28. Wow… I missed this discussion. [Note to self: Need to get Internet @ home after buying a laptop]. I am now restricted to accessing everything under the aegis of the corporate network now!!
    That indeed was an amazing discussion to read :-D!
    Well, I agree we all base joy as the absence of sorrow [the analogy of light and darkness was very nice and pertinent]. And also if we agree, “to acheive joy, enlightenment, nirvana” is our objective in life, then we are also agreeing on the premise that “life is sorrowful by default”.
    What I’d like to put forward is the intensity of emotion that we feel of these two emotions. We remember joy! We remember them as the highlights of our life. We remember them as life. We don’t remember the sorrow we faced in life. Maybe because of its non-fleeting nature, its monotonous nature.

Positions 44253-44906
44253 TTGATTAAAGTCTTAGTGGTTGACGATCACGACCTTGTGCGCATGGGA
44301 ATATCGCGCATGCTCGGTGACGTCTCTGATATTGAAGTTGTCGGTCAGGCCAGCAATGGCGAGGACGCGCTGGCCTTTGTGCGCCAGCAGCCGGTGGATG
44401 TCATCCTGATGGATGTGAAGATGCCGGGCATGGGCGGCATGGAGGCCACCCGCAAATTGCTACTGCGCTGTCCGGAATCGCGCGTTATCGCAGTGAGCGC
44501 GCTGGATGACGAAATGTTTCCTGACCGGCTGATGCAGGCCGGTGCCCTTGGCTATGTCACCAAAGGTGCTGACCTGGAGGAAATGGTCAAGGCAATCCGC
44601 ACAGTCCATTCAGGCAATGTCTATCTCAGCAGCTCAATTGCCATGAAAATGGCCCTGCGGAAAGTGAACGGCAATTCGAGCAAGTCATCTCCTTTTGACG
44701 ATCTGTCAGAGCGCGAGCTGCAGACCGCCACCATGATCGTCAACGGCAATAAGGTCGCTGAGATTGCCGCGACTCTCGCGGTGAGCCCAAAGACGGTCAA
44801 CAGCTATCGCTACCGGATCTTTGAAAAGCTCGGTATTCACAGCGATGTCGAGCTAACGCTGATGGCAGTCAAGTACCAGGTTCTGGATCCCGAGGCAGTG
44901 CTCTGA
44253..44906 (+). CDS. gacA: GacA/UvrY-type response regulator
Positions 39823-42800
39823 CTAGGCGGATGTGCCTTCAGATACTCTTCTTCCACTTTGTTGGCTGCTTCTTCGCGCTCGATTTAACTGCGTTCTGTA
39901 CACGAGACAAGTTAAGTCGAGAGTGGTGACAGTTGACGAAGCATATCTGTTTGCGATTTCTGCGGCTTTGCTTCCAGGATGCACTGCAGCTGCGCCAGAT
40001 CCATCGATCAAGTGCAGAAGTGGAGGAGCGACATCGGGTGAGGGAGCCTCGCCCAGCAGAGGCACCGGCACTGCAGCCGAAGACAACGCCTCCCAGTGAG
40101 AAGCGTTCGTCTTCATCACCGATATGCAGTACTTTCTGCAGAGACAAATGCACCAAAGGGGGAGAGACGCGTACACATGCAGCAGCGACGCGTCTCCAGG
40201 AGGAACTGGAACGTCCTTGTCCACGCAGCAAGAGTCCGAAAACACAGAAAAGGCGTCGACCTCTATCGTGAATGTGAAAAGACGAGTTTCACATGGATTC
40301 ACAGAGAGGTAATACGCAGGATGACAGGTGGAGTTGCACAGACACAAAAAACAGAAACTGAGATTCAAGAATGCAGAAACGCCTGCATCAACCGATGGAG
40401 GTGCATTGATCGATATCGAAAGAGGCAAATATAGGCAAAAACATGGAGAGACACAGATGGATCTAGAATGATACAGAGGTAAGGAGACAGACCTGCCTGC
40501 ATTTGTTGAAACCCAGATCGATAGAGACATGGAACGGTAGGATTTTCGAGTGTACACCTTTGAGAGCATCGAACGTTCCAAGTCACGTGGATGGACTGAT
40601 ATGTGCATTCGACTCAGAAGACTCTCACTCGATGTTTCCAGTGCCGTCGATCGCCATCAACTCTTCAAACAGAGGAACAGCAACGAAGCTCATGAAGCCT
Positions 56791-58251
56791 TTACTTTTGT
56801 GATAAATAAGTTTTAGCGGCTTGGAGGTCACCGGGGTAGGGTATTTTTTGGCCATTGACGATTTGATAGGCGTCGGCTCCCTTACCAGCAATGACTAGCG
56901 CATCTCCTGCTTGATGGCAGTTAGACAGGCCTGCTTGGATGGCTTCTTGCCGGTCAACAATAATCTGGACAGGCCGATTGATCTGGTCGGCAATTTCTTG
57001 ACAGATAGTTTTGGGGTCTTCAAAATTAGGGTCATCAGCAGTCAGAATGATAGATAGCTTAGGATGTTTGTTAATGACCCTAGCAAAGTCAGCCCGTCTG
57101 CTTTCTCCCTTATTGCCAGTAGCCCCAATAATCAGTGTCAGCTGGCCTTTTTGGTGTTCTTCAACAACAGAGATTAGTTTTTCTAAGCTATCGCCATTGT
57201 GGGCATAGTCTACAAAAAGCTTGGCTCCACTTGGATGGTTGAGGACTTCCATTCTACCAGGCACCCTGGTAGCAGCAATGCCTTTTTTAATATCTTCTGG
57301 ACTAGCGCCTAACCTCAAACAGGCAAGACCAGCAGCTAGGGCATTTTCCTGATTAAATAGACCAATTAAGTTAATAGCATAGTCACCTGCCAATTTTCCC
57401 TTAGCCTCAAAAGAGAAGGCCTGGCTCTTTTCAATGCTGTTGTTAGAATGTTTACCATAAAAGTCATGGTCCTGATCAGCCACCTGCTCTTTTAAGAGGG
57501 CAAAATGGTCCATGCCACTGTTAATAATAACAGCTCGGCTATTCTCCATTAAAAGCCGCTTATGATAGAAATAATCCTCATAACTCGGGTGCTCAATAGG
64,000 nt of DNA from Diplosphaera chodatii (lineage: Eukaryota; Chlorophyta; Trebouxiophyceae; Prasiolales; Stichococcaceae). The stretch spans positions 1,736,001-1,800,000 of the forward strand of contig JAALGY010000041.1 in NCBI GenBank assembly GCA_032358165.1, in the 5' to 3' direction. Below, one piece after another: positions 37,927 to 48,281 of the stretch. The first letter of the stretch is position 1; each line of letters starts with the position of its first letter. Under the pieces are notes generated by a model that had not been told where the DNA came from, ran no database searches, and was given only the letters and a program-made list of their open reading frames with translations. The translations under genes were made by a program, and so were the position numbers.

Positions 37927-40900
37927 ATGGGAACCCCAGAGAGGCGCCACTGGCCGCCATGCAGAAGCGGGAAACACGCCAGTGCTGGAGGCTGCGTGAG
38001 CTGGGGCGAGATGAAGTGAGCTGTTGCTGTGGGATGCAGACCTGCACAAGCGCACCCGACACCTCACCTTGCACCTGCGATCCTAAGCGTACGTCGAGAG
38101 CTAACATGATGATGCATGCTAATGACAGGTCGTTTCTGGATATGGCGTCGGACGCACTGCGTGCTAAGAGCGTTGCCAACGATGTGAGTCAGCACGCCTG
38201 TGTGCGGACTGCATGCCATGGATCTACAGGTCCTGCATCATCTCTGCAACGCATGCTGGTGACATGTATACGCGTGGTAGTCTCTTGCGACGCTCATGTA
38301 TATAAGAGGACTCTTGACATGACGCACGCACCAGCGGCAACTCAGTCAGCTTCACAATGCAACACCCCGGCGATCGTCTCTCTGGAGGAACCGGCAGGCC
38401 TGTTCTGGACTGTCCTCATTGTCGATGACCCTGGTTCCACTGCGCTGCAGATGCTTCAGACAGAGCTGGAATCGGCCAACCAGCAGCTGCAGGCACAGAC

Which is more important, as in what are we made up of – the sorrow or the joy? I think we are made up of a sum of the results of our sorrowful life. As in, we learnt something from a sorrowful experience, we imbibe it on to us, abutting it to make it a part of us.
    And as far as where I stand in the Half full/empty glass, I am a realist – I see the glass half-full, I’d drink it up :-D!

  29. Is the universal human condition one of eternal suffering or one that dares to tempt joy?
    If I look at my personal life, I dare to tempt joy; in fact, I live to pursue happiness. I am a firm believer in that if something does not work for me, then I should change what I am doing until I am joyful. Given the problems that I have in life, I am surprised that some consider me the happiest person they know. That’s frightening considering I have problems of my own, and if I am the happiest person they know, their life must be a lot worse.
    Another thing is what if suffering gives me joy? I like suffering, such as sacrificing a part of my life now in order to build a better future.

  30. GP —